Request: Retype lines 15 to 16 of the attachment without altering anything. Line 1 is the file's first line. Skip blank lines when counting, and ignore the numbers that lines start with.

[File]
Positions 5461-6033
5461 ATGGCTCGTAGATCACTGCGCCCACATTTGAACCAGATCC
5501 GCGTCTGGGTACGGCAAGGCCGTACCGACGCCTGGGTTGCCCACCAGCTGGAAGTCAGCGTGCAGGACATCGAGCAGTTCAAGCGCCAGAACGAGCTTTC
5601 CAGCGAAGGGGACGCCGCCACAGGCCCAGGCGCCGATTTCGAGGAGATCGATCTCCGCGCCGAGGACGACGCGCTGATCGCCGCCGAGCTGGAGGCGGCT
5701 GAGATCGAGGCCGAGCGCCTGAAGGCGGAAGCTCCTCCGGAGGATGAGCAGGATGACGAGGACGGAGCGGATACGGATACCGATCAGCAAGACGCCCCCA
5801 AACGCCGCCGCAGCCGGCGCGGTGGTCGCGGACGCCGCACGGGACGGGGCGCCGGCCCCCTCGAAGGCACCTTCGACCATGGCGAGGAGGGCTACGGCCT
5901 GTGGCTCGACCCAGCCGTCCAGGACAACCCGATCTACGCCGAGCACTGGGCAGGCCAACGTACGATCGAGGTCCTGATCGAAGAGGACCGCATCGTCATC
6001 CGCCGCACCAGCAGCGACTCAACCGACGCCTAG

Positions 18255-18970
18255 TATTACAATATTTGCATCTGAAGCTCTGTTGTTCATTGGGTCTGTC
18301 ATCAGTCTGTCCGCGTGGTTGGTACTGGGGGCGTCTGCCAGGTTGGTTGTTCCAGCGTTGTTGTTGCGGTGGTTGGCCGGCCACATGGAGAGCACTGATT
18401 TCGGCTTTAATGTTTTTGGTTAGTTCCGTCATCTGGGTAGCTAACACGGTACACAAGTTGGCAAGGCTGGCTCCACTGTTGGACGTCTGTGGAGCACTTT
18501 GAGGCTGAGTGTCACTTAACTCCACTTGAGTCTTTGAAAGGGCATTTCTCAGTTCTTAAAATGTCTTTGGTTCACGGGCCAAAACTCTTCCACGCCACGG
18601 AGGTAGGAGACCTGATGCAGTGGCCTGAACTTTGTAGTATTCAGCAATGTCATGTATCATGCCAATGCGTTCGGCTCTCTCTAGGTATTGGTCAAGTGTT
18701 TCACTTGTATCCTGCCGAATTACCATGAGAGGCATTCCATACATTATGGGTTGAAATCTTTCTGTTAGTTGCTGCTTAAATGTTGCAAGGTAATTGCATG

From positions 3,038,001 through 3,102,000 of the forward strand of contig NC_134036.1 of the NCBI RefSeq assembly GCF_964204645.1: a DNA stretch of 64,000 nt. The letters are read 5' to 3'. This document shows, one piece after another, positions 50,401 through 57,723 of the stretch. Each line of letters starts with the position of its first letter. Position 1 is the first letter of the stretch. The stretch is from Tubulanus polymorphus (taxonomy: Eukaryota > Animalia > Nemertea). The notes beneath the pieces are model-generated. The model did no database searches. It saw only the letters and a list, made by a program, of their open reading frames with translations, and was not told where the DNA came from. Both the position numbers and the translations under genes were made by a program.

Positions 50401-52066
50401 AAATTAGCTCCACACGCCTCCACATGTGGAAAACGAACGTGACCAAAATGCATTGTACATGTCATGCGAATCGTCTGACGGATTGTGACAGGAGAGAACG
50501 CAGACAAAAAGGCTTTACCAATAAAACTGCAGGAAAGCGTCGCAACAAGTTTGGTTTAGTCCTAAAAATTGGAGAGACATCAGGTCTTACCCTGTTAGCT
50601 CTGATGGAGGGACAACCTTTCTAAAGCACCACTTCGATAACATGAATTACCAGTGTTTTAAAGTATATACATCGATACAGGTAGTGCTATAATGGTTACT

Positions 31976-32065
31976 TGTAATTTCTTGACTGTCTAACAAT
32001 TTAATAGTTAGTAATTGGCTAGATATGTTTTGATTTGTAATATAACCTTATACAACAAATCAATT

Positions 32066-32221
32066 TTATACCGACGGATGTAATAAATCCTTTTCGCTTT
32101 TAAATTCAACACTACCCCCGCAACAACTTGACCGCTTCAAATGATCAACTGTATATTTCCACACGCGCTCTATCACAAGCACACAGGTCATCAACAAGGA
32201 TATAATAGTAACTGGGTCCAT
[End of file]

18701 TCACTTGTATCCTGCCGAATTACCATGAGAGGCATTCCATACATTATGGGTTGAAATCTTTCTGTTAGTTGCTGCTTAAATGTTGCAAGGTAATTGCATG

From positions 3,038,001 through 3,102,000 of the forward strand of contig NC_134036.1 of the NCBI RefSeq assembly GCF_964204645.1: a DNA stretch of 64,000 nt. The letters are read 5' to 3'. This document shows, one piece after another, positions 50,401 through 57,723 of the stretch. Each line of letters starts with the position of its first letter. Position 1 is the first letter of the stretch. The stretch is from Tubulanus polymorphus (taxonomy: Eukaryota > Animalia > Nemertea). The notes beneath the pieces are model-generated. The model did no database searches. It saw only the letters and a list, made by a program, of their open reading frames with translations, and was not told where the DNA came from. Both the position numbers and the translations under genes were made by a program.